These are two areas of business that significantly outperformed and helped to make up for the lack of demand for other types of consumer lending. As it stands today, in late 2021, the United States is still in the midst of a surge in demand for housing. CNBC.com reports that the price of housing is currently rising faster year-over-year than at virtually any other point in American history:
The U.S. housing market has been an unlikely beneficiary from the Covid-19 pandemic.
"You can see in just basically the last 15 months or so, we've seen a dramatic acceleration in home price growth to levels we haven't seen in decades", CoreLogic chief economist Frank Nothaft said.
This frenzy to purchase homes has to be fueled somehow, and that is where the mid-tier banks have stepped up significantly. They have been able to fatten their balance sheets on the interest and fees that they earn from all of these new mortgage loans.
Wealth management is another shining example of something going very right for mid-tier banks during the pandemic. Individuals with considerable wealth to manage often turn to banks to help them. This means that the bank manages the wealthy individual's portfolio of investments and liquid assets to help maintain the wealth that they have created. Obviously, the bank gets their cut via fees. This was yet another area that has outperformed in the last 18 months or so since the pandemic first took hold in the United States.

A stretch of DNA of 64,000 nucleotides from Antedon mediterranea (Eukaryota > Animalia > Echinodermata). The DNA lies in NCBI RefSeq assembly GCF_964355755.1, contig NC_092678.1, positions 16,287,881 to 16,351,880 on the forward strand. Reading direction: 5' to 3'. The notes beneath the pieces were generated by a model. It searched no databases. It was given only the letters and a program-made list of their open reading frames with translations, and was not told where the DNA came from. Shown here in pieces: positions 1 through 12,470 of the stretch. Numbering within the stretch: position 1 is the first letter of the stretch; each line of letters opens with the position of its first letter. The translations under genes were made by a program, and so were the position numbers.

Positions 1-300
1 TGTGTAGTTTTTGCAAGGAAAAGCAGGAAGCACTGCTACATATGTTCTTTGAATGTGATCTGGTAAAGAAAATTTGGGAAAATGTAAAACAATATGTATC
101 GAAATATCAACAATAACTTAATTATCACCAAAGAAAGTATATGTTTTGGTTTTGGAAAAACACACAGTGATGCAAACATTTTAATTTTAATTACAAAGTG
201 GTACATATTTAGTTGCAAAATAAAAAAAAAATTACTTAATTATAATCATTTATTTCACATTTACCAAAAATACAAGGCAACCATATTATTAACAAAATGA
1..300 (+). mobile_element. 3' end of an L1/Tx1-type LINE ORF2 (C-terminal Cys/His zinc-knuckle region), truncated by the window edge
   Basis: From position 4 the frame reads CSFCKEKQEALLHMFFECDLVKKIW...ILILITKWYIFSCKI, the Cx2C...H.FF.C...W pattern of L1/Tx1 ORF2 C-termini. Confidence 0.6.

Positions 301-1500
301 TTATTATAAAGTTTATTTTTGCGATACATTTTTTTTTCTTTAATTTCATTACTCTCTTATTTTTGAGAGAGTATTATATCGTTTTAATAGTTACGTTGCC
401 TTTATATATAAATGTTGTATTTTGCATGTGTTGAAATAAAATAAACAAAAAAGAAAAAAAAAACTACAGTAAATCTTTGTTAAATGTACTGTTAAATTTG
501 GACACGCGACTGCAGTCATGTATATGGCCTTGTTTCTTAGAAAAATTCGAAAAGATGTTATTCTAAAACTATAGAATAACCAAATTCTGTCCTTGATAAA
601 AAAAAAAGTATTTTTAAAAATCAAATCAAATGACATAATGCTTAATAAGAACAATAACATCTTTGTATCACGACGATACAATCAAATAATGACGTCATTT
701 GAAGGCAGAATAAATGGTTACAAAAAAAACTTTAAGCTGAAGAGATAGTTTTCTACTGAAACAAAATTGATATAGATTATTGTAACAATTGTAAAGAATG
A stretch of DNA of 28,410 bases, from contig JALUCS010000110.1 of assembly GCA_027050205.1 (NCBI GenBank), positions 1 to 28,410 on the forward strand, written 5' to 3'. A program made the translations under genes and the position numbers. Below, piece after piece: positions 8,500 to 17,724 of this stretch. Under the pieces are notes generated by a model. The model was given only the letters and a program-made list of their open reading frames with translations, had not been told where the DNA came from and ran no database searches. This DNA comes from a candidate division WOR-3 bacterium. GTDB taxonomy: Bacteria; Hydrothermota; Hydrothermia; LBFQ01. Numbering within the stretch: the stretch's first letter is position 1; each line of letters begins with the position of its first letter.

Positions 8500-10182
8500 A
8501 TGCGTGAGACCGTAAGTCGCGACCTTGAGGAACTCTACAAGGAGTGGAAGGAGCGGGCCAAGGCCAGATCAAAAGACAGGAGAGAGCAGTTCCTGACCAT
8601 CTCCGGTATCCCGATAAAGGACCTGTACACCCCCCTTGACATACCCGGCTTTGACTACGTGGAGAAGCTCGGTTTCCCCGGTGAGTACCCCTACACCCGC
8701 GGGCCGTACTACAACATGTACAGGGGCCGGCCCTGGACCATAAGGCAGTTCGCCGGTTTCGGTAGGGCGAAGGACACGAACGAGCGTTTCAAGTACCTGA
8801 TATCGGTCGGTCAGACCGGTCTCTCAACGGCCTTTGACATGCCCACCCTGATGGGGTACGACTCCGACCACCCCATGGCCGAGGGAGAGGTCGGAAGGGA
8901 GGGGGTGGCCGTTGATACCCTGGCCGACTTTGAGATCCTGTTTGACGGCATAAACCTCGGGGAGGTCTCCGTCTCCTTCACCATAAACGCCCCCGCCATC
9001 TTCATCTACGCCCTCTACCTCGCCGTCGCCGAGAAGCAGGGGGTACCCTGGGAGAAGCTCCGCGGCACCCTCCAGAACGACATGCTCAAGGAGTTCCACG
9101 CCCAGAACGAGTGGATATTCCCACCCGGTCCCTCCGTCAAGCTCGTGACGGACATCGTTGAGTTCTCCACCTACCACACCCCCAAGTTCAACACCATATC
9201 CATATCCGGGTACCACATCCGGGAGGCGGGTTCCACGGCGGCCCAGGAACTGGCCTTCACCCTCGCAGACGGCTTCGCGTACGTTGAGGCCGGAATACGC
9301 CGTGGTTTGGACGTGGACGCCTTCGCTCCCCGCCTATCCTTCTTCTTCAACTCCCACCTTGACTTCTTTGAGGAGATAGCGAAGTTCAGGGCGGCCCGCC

Although mid-tier banks have done well for themselves and deserve notice for their innovative means of achieving increased profits despite the pandemic, they still remain eager for loan demand to return to more normal levels. Unfortunately for them, a lot of economic uncertainty remains, and it is keeping a lot of consumers away from borrowing more money at this time. The uncertainty is manifesting in a number of ways.
Many consumers are holding on to their current cash position at this time and not taking on unnecessary risks. It seems that although the economic picture for most people (and for the economy as a whole) has improved since this past summer. There are still a lot of people who are not quite ready to jump into anything full-force at this time. They want to continue to see how things develop and what moves the virus will make going forward. The Delta variant has caused many to push the pause button on their spending plans at this time, and we just don't know what the next shoe to drop might be.
Certain people view the economic turmoil as the perfect opportunity to invest in things that they feel they could use in the event of a complete system collapse. Numerous stories have hit the wires about gun sales and sales of essentials such as bottled water and bulk food items going through the roof. Some might say that this is an overly scared public reacting out of fear, but the bottom line is that it is happening. At this time, some value essentials like these more highly than they do investments in financial products or other services.
There are plenty of twists and turns yet to occur in the story of how banks will weather the COVID-19 storm. We have only just begun to see what might happen. That said, it is important to keep an eye on the mid-tier banks and the moves that they make. These banks have been leaders in coming up with new ways to remain highly profitable, and that is an example worth paying attention to. For more information on these developments and any questions, you may have, please contact us.